Despite all the complexity with AI, there are options for more people to live longer, healthier lives if multimodal AI is deployed across the health-care system. The fact that health-care organizations are still working to embed unimodal much less multimodal AI doesn’t change the trajectory. In the coming years, almost all of us will find our health care experiences enabled by AI in ways both obvious and hidden. It’s the inevitable next step.

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New IT infrastructure for Gilbane includes LLMs, payment automation, and unified tech departments

A look at 153-year old real estate titan Gilbane’s digital transformation

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Canada’s construction industry has been slower to get on the digital transformation train. Yet virtual design and automation presents serious opportunities for the industry to evolve with digital transformation. 

Research shows that more than 80% of construction companies have room to improve their data capabilities, and the most commonly cited benefits of digital transformation were increased productivity, customer experience and staff safety.

One company that made it happen is Gilbane — a U.S.-based real estate development company worth more than $6.5 billion, with family roots that persevere to this day. In fact, they even have employees in the family’s sixth generation. Despite the “legacy” mindset in the company’s fabric (it’s 153 years old) and business industry, Gilbane boosted risk management and productivity under a brand new modular IT infrastructure. 

Here’s how they did it (and how you can, too):

Unify all digital initiatives under one leader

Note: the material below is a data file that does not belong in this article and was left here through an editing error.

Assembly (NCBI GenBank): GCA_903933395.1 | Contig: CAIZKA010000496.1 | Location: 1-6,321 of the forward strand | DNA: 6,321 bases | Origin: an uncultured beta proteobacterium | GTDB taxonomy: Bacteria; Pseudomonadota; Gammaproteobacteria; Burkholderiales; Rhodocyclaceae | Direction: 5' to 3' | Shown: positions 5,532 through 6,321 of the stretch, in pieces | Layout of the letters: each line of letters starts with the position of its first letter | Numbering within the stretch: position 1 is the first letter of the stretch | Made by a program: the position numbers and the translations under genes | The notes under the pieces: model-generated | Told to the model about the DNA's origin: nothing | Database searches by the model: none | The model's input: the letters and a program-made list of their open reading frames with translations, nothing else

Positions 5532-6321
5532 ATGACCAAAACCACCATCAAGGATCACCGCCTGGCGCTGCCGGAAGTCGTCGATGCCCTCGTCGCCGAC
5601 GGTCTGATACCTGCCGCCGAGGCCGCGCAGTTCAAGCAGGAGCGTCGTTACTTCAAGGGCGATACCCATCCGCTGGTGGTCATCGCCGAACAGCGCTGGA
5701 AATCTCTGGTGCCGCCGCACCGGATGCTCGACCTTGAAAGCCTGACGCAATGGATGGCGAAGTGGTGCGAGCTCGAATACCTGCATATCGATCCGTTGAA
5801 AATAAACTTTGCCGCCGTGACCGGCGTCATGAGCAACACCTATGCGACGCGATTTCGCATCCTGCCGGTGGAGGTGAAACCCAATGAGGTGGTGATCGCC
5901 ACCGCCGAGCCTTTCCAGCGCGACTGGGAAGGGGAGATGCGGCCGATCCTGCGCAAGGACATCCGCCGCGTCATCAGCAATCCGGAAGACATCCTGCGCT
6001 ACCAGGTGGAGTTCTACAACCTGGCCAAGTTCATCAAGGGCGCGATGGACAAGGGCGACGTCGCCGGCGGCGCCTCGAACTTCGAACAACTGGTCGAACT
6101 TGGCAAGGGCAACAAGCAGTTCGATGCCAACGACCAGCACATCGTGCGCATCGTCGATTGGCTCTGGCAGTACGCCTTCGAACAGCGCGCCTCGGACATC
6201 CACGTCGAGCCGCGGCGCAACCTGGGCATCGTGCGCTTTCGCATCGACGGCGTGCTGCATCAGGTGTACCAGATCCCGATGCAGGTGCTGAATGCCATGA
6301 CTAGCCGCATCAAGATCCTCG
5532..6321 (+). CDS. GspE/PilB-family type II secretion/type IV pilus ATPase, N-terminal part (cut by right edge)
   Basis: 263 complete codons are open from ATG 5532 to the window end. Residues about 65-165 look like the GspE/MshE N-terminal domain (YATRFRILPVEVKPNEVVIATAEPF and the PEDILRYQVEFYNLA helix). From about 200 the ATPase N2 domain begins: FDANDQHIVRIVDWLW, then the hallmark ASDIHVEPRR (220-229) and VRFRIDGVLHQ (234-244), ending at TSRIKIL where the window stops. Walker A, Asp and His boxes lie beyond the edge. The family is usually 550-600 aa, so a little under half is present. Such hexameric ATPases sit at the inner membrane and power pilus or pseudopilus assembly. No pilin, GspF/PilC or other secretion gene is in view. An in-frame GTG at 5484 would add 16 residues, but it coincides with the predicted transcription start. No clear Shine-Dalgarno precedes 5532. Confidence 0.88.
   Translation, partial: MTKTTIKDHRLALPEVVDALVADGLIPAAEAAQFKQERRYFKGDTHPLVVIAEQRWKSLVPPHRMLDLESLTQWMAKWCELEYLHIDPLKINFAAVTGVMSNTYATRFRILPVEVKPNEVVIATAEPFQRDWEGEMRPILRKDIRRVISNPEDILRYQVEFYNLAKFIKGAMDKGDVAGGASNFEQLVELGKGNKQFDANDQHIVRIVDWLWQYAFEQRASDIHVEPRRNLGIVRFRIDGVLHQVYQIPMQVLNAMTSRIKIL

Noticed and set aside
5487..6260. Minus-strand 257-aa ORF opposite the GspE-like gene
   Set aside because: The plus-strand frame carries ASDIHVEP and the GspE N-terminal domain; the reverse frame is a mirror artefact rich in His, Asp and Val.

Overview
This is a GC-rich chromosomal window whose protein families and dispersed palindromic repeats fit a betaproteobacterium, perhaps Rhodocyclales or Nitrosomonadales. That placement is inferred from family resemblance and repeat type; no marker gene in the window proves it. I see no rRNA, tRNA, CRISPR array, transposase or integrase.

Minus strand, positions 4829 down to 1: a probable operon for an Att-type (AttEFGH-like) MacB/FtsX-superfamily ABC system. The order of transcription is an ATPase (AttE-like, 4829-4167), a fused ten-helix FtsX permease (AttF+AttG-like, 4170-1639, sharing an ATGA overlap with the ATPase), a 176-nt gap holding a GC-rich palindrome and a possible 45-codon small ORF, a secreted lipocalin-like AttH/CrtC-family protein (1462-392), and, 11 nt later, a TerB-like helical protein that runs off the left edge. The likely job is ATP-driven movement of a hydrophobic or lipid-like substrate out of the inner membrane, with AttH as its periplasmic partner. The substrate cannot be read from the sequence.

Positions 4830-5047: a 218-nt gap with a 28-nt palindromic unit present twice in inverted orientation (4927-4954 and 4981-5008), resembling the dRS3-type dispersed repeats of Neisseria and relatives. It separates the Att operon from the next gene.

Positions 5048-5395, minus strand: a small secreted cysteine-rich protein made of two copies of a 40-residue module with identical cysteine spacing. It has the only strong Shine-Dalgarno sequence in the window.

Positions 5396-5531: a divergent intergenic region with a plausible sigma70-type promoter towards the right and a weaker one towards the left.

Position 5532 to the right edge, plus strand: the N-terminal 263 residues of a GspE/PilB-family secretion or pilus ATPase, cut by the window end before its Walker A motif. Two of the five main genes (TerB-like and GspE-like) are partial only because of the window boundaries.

The company created a position that was responsible for overseeing the progress on multiple tech initiatives, including AI, analytics, IT, and cybersecurity. This helped them avoid the risk of wasted budgets through silos and miscommunication. 

“We believe this structure is the most effective to bring together our data and technology resources to drive transformation and get a real return on invested capital.”Karen Higgins-Carter, Chief Digital Information Officer (CDIO)

Invest in analytics and AI for risk management

Safety is a primary concern in the construction industry. Despite improvements in safety measures, equipment, and training, the construction industry still experiences high rates of death and injury. In fact, in 2022 the National Safety Council ranked the construction industry in the top four most dangerous, noting that it experienced the most workplace deaths.

Gilbane’s team is investing in analytics and AI with large language mode experiments to help them identify similar trends that indicate potential unsafe characteristics on a worksite, Higgins-Carter told CIO. “In construction, our teams are managing the construction of hundreds of projects happening at any one time,” she said. “Our analytics capabilities identify potentially unsafe conditions so we can manage projects more safely and mitigate risks.”

“To help us manage risk, I need to understand the leading indicators of risk on a job, like attrition or high volumes of change order.”Karen Higgins-Carter, Chief Digital Information Officer (CDIO)

Automate payment processing with operation-specific triggers

Higgins-Carter told CIO the company recently piloted an automated payment program for Gilbane to pay subcontractors more efficiently. Powered by videos and photos of work completed as triggers, payments are automatically dispensed to the necessary parties. 

Educate the entire team and inform new processes with their experience

Hold meetings and training sessions to ensure executives and employees  understand the benefits and functions of any new tech or business processes. 

“We can’t deliver technology if we don’t understand our employees’ experience. If I go out to a job site once a month, then my team will too.”Karen Higgins-Carter, Chief Digital Information Officer (CDIO)

Read the full article on CIO here.